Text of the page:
There were only two World Champions that event wild card Yoga Dora didn’t defeat at the Oi Rio Pro, and one of them went on to win the whole damn thing.
And as if you needed more drama to the back story that unfolded on finals day, Dora’s father once coached Adriano De Souza, the 2017 Oi Rio Pro Champion. I think it’s safe to say that a Brazilian was destined to win this one.
The man known as ADS didn’t drop a heat the entire event, including a focused, strategic and resourceful win over Adrian ‘Ace’ Buchan in the final. The 17.63 vs 17.23 final score line told a gripping story of De Souza’s deep set grab rail bottom turns into flaring hooks, starkly contrasted by Buchan’s beautiful weight distribution and inside rail timing.
Both packed high 9’s in their top scores, but it was the fervour and undeniable spirit of the 10 000 plus local crowd that kept pushing De Souza further. Him gesturing with fist pumps, theatrically asking questions of their support after every ride, them in turn asking the judges to reward their man, chanting and insisting on it.
De Souza’s jet ski beach passes were drowned out with crowd delirium. Ace Buchan’s were met with pockets of silence best reserved for an awkward conversation you don’t really want to have, about things you don’t want to discuss. Like, “Did I get the score or not?” We all know the answer to that.
From a Saffa perspective Jordy Smith was looking steady, if not spectacular, until poor wave selection let him down in the Quarters against Ace Buchan.
The technique, pace and timing in certain heats was there for sure, no doubt about it, but the clinical dominance and confidence of the Bells victory was felt wanting. The question remains, how does he dust it all off and re-set for Fiji?
He’s been kinda underwhelming in big bowly tropical reefbreak lefts before, but the wave sure suits his solid frame and his backhand has been looking fierce. Our advice would be to head there early, get comfortable, find some rhythm and bring it back big guy!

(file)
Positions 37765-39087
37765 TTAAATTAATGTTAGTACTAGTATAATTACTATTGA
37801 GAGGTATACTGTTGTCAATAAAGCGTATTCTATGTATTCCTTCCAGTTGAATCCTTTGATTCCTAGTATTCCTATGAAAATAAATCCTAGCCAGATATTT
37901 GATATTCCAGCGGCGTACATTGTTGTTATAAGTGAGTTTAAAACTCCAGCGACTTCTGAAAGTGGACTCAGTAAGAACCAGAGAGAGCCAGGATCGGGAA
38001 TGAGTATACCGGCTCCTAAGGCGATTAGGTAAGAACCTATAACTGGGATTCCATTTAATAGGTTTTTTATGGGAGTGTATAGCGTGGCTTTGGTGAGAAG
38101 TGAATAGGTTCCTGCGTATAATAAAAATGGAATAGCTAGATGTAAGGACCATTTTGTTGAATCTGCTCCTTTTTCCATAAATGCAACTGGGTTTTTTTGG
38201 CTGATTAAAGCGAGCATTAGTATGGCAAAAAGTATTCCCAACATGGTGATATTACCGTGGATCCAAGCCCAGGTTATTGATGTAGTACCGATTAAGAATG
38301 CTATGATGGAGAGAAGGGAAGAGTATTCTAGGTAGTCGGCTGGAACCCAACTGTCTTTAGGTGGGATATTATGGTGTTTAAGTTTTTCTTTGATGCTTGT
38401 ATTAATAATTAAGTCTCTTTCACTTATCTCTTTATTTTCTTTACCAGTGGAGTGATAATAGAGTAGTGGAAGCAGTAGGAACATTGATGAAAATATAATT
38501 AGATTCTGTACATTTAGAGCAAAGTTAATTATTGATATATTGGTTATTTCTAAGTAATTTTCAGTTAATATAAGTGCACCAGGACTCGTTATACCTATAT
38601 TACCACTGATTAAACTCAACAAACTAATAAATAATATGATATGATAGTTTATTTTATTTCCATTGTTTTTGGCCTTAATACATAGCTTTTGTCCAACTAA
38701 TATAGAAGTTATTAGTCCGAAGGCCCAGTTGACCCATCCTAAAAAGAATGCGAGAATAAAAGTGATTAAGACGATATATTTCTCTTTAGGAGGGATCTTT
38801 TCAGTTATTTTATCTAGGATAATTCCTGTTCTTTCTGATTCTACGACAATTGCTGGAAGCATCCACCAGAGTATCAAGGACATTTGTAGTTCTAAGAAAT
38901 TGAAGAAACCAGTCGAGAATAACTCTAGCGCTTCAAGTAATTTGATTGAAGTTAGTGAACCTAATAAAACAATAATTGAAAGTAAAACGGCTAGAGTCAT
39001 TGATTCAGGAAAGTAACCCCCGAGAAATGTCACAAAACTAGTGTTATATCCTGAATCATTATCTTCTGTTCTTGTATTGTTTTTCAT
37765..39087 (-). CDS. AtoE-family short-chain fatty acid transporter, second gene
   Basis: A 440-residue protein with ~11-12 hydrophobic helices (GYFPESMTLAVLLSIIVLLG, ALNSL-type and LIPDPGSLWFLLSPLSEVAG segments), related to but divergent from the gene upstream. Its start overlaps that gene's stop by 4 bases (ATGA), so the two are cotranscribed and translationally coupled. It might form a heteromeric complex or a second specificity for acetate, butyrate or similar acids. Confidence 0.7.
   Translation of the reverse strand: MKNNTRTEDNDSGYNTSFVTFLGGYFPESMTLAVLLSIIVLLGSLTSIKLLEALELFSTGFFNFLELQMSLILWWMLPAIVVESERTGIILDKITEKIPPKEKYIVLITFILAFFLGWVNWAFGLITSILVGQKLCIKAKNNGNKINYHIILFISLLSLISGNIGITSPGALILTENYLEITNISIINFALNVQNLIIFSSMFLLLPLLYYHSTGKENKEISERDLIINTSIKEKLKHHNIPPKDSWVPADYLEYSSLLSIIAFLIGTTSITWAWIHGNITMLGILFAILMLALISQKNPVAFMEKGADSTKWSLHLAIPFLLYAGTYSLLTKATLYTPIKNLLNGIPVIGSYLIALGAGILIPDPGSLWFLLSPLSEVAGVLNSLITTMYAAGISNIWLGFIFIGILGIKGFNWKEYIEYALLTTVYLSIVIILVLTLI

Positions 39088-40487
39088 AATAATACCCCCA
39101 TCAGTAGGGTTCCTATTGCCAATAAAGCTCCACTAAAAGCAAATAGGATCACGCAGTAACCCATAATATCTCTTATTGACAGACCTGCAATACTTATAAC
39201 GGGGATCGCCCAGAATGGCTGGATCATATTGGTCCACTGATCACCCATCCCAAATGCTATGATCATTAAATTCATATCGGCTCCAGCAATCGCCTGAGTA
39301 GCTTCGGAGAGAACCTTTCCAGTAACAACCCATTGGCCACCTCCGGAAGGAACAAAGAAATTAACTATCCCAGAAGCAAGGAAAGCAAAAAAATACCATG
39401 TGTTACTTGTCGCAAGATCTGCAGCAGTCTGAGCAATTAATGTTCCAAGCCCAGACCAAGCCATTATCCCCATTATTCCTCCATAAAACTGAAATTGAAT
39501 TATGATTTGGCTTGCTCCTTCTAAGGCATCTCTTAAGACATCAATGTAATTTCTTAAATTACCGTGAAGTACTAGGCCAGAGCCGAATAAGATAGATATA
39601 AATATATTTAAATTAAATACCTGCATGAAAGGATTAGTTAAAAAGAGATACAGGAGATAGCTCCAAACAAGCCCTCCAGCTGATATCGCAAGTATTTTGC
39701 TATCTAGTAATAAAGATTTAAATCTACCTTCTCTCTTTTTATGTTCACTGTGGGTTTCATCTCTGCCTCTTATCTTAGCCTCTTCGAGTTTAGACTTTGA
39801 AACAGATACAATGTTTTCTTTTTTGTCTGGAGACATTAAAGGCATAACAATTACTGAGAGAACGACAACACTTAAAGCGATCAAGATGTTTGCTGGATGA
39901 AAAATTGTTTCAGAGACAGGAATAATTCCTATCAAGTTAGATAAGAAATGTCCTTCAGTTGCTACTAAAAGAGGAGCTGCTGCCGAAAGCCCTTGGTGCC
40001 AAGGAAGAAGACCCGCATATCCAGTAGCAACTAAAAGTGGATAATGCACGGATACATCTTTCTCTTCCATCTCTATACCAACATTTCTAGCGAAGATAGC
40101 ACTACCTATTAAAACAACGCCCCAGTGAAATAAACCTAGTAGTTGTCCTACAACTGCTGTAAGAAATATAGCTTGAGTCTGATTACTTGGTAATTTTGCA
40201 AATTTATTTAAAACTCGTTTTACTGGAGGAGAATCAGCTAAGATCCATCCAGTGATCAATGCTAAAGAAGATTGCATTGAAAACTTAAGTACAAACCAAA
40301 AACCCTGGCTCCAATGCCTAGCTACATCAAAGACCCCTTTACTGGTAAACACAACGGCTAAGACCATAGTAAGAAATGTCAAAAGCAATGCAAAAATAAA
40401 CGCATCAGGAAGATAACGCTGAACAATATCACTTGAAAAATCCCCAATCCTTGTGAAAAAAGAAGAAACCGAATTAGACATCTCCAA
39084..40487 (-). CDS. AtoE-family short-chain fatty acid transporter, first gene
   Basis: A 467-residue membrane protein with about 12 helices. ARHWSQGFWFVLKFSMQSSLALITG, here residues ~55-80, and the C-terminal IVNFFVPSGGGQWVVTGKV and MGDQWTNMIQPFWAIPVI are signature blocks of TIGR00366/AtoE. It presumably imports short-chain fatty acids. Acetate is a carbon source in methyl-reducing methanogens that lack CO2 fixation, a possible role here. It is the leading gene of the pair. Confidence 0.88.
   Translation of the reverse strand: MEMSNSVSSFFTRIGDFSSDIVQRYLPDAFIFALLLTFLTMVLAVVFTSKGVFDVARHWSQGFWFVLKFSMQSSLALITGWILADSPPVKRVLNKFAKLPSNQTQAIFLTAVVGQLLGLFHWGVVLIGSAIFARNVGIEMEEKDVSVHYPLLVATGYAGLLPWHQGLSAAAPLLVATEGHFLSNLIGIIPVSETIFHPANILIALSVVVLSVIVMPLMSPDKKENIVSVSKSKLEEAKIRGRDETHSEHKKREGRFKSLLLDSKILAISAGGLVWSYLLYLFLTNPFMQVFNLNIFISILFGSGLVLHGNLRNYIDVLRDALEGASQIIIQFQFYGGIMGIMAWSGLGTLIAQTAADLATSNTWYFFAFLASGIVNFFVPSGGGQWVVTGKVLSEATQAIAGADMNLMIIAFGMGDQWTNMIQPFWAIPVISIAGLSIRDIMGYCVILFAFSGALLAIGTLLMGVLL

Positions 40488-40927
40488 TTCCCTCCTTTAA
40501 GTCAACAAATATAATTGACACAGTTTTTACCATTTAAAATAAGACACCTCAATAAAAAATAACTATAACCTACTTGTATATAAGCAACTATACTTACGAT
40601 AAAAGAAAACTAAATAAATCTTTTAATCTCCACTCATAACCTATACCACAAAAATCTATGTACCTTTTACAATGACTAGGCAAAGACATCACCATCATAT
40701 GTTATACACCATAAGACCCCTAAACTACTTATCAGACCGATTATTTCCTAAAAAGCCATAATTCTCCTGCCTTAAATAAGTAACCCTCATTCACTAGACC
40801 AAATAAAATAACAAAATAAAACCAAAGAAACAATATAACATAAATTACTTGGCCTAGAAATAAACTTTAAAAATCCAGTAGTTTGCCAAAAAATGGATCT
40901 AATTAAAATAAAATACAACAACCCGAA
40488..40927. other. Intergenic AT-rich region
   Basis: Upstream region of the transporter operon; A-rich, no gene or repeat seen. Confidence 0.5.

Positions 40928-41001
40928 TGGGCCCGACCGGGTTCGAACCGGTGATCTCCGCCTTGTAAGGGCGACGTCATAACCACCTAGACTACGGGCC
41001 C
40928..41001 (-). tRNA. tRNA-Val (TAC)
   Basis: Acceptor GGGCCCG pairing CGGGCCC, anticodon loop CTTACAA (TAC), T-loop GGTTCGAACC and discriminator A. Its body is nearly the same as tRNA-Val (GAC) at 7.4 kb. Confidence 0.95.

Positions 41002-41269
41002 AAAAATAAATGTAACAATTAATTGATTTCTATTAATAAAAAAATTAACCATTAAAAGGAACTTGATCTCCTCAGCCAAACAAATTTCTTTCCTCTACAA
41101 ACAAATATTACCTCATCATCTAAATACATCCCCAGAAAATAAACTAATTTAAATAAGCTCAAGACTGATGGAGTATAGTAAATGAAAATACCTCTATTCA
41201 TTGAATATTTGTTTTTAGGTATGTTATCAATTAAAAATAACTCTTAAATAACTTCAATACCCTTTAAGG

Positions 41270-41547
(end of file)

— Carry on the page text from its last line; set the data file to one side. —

As for Bianca Buitendag, the lanky Vic Bay goofy footer stood tall in Brazil using her rock steady backhand attack to bank a quarter final finish where she lost to finalist, Johanne DeFay. Bianca did, however, down former World Champ Carissa Moore in Round 2 with some clutch surfing under pressure, proving that she’s still got the heart to compete at the highest level.
A 5th place finish, without the luxury of full time competition, is proof that she isn’t just making up the numbers, she’s got what it takes to belong in the prime time again.
So, we leave Brazil with a resurgent De Souza, a sure to be pissed off Medina, a well set Ace Buchan going into an event that favours him, and in Yoga Dora, yet another Brazilian talent unearthed and ready to roll with the best.
But the thing that really struck me against the back drop of all the energy and enthusiasm of this event is just how dated the current WSL format is. Change is needed. Now. Especially when it comes to the ‘escape clause’, other-wise known as Round 1 and 4. I don’t know of any other sporting code that allows the potential winner, to actually be a loser. Twice.
So what exactly is the point of non-elimination rounds? Besides making the event longer, and in doing so, shortening the time to score good surf.
Every athlete should deal with the conditions and rival that stand before them on equal footing. There’s no more compelling or dramatic way to finish of your opponent than standing toe to toe in a sudden death match up. It should be winner takes all, once and for all. You beat them fair and square. No second chances.
Wouldn’t that make for high octane performances and cut throat strategies at the Outerknown Fiji Pro? If we remove the safety net of the non-elimination rounds and let em scrap it out, Gladiator style? Mano a mano. Hell, with all the upsets at Rio, re shuffling of the top order and a world title race bust wide open, I couldn’t think of a better location to see who’s got the mettle, or the minerals, to throw caution to the wind. To let it all hang out.
It’s either that, or back to the losers, who could potentially, be winners.
I’m looking forward to Fiji, see you there on the armchair!